[IPAC-List] Does time to staff REALLY matter, and if so, when?

Mark Hammer Mark.Hammer at psc-cfp.gc.ca
Tue May 19 14:59:37 EDT 2009

I'm drowning in data here. Sadly, it arrived too late to present in Nashville. So here's a taste.

One of the things our organization and many others are besotted by is time-to-staff. The assumption is that a faster turnaround time gets you better people. In truth, I don't think anyone has ever put that hypothesis to the test, or if they have, they have never really done a regression analysis to examine the point at which faster turnaround time makes a difference. If an organization typically takes 12 weeks to fill a position from the moment the ad goes up until the offer is made, but you have the same likelihood of missing out on your first choice at all points after 3.5 weeks, then why bang your head against a wall if you'll never realistically be able to reduce average time-to-staff below, say, 8 weeks?

So, I started looking at the estimated time between when the poster went up and when the offer of a job was extended. We asked people if they were applying in seriousness or just doing so to get experience or practice, and I weeded out those who were not specifically pursuing *that* position. Out of over 30,000 people answering the survey across government (only some of whom were applying to a competition in seriousness, and made it all the way through to the end), I ended up with 81 who had applied in seriousness but ultimately turned down the offer. I compared their estimate of time between poster going up and the offer, to the average time of the nearly 2400 who accepted the offer of position, and there was no reliable difference. Partly, I suspect, due to issues of statistical power, and partly because candidate estimates of time taken were highly suspect (managers estimated 21.8 weeks for the same interval that candidates were saying took over 35 weeks).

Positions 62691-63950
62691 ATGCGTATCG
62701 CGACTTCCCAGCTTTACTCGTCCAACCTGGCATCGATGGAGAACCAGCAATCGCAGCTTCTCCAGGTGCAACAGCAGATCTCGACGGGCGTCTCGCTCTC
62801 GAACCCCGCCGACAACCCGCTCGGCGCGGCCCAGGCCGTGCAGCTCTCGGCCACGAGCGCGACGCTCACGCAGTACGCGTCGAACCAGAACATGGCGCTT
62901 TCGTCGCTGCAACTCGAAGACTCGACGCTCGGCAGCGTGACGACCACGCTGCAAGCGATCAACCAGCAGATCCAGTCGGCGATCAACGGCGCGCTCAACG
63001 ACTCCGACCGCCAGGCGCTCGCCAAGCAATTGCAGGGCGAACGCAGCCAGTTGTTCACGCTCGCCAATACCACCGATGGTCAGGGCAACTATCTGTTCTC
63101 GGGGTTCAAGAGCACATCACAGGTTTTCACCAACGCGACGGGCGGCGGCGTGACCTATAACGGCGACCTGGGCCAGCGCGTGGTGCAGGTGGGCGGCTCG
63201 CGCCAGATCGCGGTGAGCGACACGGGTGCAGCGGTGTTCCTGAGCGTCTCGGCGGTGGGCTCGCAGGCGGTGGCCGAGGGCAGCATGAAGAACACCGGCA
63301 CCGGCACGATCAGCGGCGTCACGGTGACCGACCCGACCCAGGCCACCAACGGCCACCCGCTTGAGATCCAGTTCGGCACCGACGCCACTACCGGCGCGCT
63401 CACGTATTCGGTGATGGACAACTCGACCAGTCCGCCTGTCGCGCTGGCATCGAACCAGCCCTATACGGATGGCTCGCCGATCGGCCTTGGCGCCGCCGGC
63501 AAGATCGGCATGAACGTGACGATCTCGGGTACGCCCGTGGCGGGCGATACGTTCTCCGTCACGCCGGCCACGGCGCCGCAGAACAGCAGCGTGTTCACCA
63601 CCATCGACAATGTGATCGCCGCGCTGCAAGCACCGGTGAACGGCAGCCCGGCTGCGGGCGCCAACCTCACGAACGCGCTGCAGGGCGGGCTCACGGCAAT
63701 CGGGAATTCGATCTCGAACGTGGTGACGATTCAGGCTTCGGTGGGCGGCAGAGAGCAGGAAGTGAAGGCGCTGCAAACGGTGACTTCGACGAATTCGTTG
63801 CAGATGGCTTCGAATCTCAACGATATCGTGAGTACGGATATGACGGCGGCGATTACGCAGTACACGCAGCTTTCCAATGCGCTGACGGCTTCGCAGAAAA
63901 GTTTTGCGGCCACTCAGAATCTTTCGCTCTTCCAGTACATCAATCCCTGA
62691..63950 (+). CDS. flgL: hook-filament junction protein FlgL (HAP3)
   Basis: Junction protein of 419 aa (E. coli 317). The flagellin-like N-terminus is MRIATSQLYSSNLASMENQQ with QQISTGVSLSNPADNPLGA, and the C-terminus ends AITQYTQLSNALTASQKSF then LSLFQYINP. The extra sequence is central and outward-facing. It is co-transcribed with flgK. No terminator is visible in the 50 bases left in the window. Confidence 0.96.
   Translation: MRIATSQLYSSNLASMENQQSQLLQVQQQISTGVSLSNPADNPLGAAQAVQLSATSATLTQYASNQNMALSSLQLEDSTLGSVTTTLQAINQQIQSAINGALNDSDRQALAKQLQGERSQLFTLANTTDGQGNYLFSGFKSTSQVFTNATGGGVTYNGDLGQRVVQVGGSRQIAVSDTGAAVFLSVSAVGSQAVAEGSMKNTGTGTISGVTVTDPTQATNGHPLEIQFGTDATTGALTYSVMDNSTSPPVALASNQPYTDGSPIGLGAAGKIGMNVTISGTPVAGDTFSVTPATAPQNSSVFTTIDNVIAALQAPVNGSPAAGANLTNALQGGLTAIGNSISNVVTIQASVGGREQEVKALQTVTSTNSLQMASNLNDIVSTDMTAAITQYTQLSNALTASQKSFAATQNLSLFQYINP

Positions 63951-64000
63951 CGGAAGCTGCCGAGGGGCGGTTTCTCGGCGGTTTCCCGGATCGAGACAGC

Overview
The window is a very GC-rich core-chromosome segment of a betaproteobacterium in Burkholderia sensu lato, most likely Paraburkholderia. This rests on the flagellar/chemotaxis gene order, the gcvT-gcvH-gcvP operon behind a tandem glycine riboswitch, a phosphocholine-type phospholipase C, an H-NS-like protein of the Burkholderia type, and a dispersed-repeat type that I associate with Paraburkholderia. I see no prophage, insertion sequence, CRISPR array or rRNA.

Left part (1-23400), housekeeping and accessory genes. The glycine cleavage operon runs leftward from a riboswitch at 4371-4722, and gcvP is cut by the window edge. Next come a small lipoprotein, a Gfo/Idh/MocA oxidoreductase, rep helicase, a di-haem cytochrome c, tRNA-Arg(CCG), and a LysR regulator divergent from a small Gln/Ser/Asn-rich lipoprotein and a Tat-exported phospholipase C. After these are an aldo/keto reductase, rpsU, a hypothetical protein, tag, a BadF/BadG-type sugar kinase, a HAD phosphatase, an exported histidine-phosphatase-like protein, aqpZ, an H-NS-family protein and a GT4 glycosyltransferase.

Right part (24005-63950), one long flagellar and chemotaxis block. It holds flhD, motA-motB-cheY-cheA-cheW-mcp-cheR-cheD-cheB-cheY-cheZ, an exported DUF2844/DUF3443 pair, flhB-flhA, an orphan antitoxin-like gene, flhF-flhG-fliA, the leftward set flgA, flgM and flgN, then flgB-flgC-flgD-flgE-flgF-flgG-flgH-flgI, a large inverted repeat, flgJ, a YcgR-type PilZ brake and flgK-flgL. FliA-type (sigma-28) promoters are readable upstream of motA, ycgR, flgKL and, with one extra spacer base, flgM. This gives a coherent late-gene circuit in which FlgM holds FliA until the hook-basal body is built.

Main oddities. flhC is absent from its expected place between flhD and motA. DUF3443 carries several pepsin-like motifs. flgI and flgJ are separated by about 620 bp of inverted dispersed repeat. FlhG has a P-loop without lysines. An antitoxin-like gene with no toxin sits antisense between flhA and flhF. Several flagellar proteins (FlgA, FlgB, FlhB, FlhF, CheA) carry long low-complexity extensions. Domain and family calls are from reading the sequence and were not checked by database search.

Even though we asked candidates if they were just dickering around or serious, those who said they were serious also had other irons in the fire. The folks who were turning down offers were more likely to have 1-2 other applications they were waiting to hear about at the same time, though only about 1/3 said they turned the offer down in favour of another. So, people were turning down jobs for reasons other than it taking too long.

We looked at it from the other angle, and asked managers if their first choice had turned down their offer. No difference in elapsed time between those managers who scored their first choice, and those who heard "Thanks but no thanks".

Do slower processes result in positions going unfilled? Hard to say. We asked managers if they still had unfilled positions at the end of the process, and compared elapsed time to staff for those where all positions were filled and those where positions went unfilled. The completely-filled ones were clearly faster, but then they usually involved having to pick through a much smaller applicant pool to fill a smaller number of positions.

I've looked at it every which way the data permits (even looked at perceived quality of hire), but I see no unambiguous evidence that a faster process scores you more of what you want, whether in terms of quality or simply filling positions.

Perhaps this is a non-phenomenon, or perhaps it is simply a phenomenon restricted to a specific range of turnaround times, or perhaps to specific types of positions in specific labour/job markets. So, maybe there is a huge difference in likelihood of snagging the best hire for job X, when comparing an offer made at 3wks post-application vs 3 days, but for job it simply doesn't matter because there is no shortage of suitably qualified people who are willing to wait as long as it takes.

In other words, the possibility that the faster-gets-you-more might be true does not preclude what I'm seeing in our data, nor does what I'm seeing preclude the faster-gets-you-more hypothesis being true....sometimes. It really seems to be more of a case of identifying the context where faster provides advantage and where faster provides no advantage. This may be the sort of thing I will not be able to sort out with our data until we've acquired several cycles' worth of cases, and I have hundreds and hundreds of cases where people turned an offer, and enough cases for different categories of job to see where it matters.

So....how fast do things need to be to make a difference? And equally important, how would you know that speed had made a difference in outcome?

Mark hammer

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